Three of the observables entering the UT fit, namely the mass differences and the mixing induced CP asymmetry , are directly connected to meson mixing. When focusing on the possibility of NP in these systems, a dedicated analysis taking into account all available information is more appropriate. The NP influence can generally be expressed by two complex quantities for each meson pair, parametrizing NP in the mass and rate differences. The latter is usually assumed to be SM-like, as NP entering here is strongly constrained by available data from the factories (for articles regarding this possibility see e.g. [5]). This assumption reduces the NP degrees of freedom to one complex parameter for each system. Two years ago the data seemed to indicate NP in mixing in such a fit [6], due to an at the time apparent large mixing phase , in combination with evidence for a like-sign dimuon asymmetry (LDCA) larger than the SM value [6, 7]. This situation has changed again significantly, mainly due to recent LHCb results for [8, 9] and the width difference [10]. The recently updated analysis [11] shows a tension with the LDCA when considering NP in only, and has a best fit preferring SM-like , i.e. . Instead, that analysis shows some indication of NP in mixing, driven by two effects: firstly the LDCA, the measurement of which by the D0 collaboration remains large [12]. Secondly, the deviation mentioned above. The new measurement will therefore affect this analysis as well, leaving the LDCA as the only observable with a significant tension to the SM in this context111For a very recent proposal to explain this value without invoking NP in mixing, see [13].. Furthermore, even when interpreting this result as NP, the recent BaBar result on decays [14] would indicate rather a change in the decay amplitude than the mixing one, in contrast with one of the assumptions made in this analysis. As a result, large NP effects are ruled out here as well, underlining the importance of subleading SM effects which may mimic NP.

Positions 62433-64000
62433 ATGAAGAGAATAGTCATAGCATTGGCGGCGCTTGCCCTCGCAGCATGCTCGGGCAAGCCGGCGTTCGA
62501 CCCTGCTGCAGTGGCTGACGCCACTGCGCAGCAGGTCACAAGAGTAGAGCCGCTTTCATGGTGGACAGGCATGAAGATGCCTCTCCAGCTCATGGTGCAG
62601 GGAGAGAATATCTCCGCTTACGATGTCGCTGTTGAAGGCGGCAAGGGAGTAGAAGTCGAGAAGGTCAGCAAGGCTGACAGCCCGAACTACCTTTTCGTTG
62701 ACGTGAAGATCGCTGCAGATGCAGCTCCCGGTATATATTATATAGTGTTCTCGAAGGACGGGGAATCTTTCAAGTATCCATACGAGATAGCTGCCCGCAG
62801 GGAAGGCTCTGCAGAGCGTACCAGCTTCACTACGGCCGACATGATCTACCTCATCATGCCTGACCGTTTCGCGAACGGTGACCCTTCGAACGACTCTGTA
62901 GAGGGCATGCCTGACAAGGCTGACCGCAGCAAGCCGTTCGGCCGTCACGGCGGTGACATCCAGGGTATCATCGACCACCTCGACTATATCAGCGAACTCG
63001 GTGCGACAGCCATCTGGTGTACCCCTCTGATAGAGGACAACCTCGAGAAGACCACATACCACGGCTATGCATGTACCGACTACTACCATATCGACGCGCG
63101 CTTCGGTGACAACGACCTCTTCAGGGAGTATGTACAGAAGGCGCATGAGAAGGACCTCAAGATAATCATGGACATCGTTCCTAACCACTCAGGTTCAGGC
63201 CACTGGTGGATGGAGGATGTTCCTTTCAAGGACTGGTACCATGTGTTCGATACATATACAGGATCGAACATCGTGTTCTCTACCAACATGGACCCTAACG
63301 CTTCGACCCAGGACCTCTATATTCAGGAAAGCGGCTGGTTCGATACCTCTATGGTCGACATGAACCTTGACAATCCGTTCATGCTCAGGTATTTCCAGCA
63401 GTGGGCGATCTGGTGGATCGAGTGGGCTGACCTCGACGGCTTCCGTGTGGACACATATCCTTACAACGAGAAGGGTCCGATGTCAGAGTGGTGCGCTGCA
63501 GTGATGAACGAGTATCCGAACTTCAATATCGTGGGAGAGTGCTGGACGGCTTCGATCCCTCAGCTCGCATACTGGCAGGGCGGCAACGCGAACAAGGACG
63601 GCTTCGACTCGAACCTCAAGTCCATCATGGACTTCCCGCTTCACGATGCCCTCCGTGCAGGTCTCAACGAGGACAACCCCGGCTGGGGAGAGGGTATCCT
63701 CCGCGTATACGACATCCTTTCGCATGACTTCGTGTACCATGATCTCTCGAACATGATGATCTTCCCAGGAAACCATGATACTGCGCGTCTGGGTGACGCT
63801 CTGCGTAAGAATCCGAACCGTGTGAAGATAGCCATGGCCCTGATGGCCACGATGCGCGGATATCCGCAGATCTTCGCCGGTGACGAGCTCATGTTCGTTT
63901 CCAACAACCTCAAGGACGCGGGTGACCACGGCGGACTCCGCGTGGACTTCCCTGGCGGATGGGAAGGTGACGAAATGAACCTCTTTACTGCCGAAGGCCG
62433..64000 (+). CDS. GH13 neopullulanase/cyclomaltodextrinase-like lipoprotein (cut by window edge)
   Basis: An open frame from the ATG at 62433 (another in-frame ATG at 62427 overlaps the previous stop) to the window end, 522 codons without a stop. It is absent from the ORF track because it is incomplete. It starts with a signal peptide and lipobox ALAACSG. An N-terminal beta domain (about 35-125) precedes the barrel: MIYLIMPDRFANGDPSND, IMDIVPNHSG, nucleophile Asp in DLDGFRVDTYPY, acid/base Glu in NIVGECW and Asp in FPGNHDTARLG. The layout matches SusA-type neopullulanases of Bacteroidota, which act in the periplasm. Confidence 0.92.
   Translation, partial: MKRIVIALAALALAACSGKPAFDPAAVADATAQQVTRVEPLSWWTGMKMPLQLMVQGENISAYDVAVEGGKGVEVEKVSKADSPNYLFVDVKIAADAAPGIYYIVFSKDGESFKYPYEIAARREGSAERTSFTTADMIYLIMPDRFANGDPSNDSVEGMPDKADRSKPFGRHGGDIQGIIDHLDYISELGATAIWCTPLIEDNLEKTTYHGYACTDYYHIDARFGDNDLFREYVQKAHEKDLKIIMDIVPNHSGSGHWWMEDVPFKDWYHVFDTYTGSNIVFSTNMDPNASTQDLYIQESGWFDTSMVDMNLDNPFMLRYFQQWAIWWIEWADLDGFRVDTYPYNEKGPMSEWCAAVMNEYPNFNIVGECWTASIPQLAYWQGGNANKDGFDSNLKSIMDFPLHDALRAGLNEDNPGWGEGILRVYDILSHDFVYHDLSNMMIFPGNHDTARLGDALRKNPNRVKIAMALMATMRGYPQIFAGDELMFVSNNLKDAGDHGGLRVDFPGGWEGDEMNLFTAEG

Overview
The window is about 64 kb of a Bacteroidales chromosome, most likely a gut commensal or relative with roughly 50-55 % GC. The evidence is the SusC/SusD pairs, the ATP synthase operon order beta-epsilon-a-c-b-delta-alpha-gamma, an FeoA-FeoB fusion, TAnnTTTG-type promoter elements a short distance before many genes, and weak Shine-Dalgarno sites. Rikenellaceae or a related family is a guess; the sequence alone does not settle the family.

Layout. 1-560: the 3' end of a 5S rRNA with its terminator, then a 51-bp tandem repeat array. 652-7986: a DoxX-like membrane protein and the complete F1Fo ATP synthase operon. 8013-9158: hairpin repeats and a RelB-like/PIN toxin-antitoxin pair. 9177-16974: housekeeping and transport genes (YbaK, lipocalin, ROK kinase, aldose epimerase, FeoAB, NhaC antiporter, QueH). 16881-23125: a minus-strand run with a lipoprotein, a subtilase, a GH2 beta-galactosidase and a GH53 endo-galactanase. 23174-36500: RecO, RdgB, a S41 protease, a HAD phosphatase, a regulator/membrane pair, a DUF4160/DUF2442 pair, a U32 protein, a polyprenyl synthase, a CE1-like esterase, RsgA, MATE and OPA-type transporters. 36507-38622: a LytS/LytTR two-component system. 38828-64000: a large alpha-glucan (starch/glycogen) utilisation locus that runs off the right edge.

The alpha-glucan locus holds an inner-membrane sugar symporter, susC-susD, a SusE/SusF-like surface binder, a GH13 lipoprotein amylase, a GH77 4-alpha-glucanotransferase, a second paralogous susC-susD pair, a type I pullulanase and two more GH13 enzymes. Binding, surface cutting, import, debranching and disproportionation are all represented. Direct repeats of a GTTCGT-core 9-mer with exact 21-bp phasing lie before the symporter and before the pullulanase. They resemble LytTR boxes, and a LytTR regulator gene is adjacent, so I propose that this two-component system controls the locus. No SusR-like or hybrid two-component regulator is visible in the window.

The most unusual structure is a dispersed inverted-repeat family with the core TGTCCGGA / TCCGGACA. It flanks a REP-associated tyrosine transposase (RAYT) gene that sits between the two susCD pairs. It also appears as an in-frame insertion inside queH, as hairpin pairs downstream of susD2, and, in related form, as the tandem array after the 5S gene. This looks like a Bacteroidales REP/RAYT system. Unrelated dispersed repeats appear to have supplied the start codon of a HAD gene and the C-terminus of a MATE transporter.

2 Penguin Pollution in the Golden Modes

The impressive precision obtained for the CKM angle became possible due to the fact that in the “golden mode”, , explicit calculation of the relevant matrix elements can be avoided once subleading doubly Cabibbo suppressed terms are assumed to vanish [15], in combination with a final state with a very clear experimental signature. However, given the discussion above on the size of NP effects and the precision the LHC experiments and planned next-generation factories are aiming at for this mode and related ones, a critical reconsideration of the used assumptions is mandatory. Estimates yield corrections to the famous relation of the order , only [16]; it is, however, notoriously difficult to actually calculate the relevant matrix elements, and non-perturbative enhancements cannot be excluded.

To include these subleading contributions, the size of their matrix elements relative to the leading one has to be determined. An explicit calculation still does not seem feasible to an acceptable precision for the decays in question, which is why typically symmetry relations are used222For an approach using theory input to extract the mixing phase, see [17]., i.e. , relating up, down and strange quarks, or its subgroup -spin, including only down and strange quark. These allow for accessing the unknown matrix element ratios via decays where their relative influence is larger (“control modes”) [18, 19]. This method has the advantage of being a completely data-driven method, and the resulting value for the mixing phase provides improved access to NP in mixing once the SM value of this phase is determined independently.